Views from the High Knoll Trail.

Because we hiked this trail on a Sunday afternoon, it was a bit busier. There were times when we had the trail to ourselves, and times when we passed (or were passed by) other groups. The trail to and from the High Knoll was the busiest, as we all had to go in and back on the same trail (instead of making a loop). There was lots of space at the top of the knoll for us to sit apart from other groups and admire the scenery.

Five kids hiking together with their backpacks on.

I’m hoping to get out overnight backpacking with Sunshine (age 12) and Lily (age 10) this year. We recently got them each small ladies’ packs, so they decided to bring their packs along on this hike for a “trial run.” They had only water, snacks and coats in their packs. The younger three wanted backpacks as well. Joey almost always brings his monkey backpack on hikes, so he carries his own diapers, wipes and water bottle. Jade (age 7) and Pearl (age 4) also had their own backpacks with snacks and water. Nobody fought over who had to carry the backpack when they all had one!

Siblings having snacks at the viewpoint on the trail.

All three of these trails in Minnekhada Park work well for kids because they have an obvious “destination” or turn-around point. Pearl in particular likes having a viewpoint to head for when hiking (don’t ask me why—she’s just set on a viewpoint these days). The viewpoint is a good place to pull out the snacks, and a way to motivate them to keep hiking: “We’ll have your oat bars at the viewpoint!” The girls often hike faster on the way back because they know the trail and somehow feel more motivated knowing that it’s half done.

Beaver lodge in Minnekhada Regional Park.

When we got back to the marsh on this trip, the girls started counting the beaver lodges. Then one of them exclaimed, “There’s a beaver there!” Glancing out at the marsh, I was dubious that they could see a beaver that far away. When the shape beside the beaver lodge moved, I said, “That’s not a beaver… that’s a… bear!” Sure enough, a black bear was snooping around the beaver lodge.

As we hiked down the last of the trail and onto the causeway, the bear continued to explore the beaver lodge. Then in the water, we saw a small black head moving swiftly towards the causeway. The beaver began circling in the water near the causeway, perhaps caught between the hikers on the causeway (another group besides us) and the bear behind him. As we crossed the marshes, the beaver continued swimming in circles while the bear continued snooping.

Bear snoops a beaver den on a marsh while beaver swims away.

The kids had a lot of fun watching the bear and the beaver. Even Joey got into it, saying, “Dat da bear!” I wished I had my better camera, because my smartphone wasn’t really capturing the bear way on the other side of the marsh. All my pictures show a black dot on a brown bump in the marsh.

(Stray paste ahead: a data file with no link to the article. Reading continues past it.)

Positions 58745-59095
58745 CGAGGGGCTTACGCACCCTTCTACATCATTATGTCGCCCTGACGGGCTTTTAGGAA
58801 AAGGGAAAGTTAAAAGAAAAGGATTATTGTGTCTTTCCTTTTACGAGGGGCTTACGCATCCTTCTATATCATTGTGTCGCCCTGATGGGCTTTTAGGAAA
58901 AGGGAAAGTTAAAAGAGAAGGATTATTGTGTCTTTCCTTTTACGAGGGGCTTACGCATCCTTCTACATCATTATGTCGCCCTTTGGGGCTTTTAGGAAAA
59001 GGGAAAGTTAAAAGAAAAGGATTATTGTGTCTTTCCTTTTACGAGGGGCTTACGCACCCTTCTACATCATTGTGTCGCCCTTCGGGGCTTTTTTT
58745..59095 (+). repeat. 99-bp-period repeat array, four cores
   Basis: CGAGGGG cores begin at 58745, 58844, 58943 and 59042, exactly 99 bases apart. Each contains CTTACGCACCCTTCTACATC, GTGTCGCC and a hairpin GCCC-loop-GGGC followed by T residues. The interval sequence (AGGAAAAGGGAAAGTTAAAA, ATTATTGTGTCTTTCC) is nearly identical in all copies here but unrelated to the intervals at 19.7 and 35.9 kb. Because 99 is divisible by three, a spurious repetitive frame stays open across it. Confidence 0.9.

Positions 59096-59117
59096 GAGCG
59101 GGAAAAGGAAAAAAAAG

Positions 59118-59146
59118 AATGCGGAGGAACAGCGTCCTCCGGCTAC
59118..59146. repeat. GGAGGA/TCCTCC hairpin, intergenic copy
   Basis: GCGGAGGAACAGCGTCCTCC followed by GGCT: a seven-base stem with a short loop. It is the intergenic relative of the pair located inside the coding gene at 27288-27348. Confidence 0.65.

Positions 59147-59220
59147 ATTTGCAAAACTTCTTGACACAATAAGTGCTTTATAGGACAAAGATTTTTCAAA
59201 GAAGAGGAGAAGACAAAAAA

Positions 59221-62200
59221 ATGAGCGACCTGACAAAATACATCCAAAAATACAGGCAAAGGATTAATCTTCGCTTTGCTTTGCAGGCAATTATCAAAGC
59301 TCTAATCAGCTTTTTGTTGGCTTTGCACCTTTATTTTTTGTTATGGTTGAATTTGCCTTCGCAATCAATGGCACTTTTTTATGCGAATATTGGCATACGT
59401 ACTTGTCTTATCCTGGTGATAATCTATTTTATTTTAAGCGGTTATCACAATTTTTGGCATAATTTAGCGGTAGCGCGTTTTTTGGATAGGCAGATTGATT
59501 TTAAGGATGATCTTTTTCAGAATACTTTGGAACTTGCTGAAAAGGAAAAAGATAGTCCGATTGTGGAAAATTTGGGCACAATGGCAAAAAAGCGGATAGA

The final excitement on our hike (for a bug-loving two-year-old boy) was the slugs. We hadn’t noticed many slugs when we started our hike, but when we finished our hike (later in the evening), the slugs were coming out. Every five steps, there was another slug at the edge of the trail. Joey wanted to stop and watch all of them. We managed to keep him moving forward with a bit by saying, “Let’s find another slug!”

Then, just before the trailhead, we found a slug eating a flower. It was a fascinating process; I’ve never seen a slug eating before and wasn’t even sure what they ate. This slug was very slowly and methodically chomping a yellow flower, oblivious to Joey and I (the girls had run ahead to find more exciting things than slugs eating).

Toddler boy watching slugs.

More about Minnekhada Regional Park

Minnekhada Regional Park was opened in 1981 and lies in Katzi First Nation territory. “Minnekhada” means “beside running waters,” which is a bit ironic because most of the water in the park is in the still marshes. Minnekhada Lodge was built in the 1930s and is open to visitors for limited hours on the weekends (check before going). Volunteers from the Minnekhada Park Associate take care of the park’s environmental and historical heritage.

Stephen Hui suggests a longer, 7.5 km hike that hits both knolls and the Addington Lookout in his trail guide, 105 Hikes in and around Southwestern British Columbia. He rates it a three-star trail (great views for the effort required) that’s easy (minimal distance and elevation gain on well-marked trails). He suggests three hours for the hike; our kids are currently hiking at a pace of about two km per hour, so if you’re going as a family, I’d give yourself more time, depending on which route you pick.

Have you hiked any of these trails? What’s your favourite part of Minnekhada Regional Park?

Do you enjoy hiking as a family in the lower mainland? Check out my list of 12+ Family-Friendly Hikes around Greater Vancouver!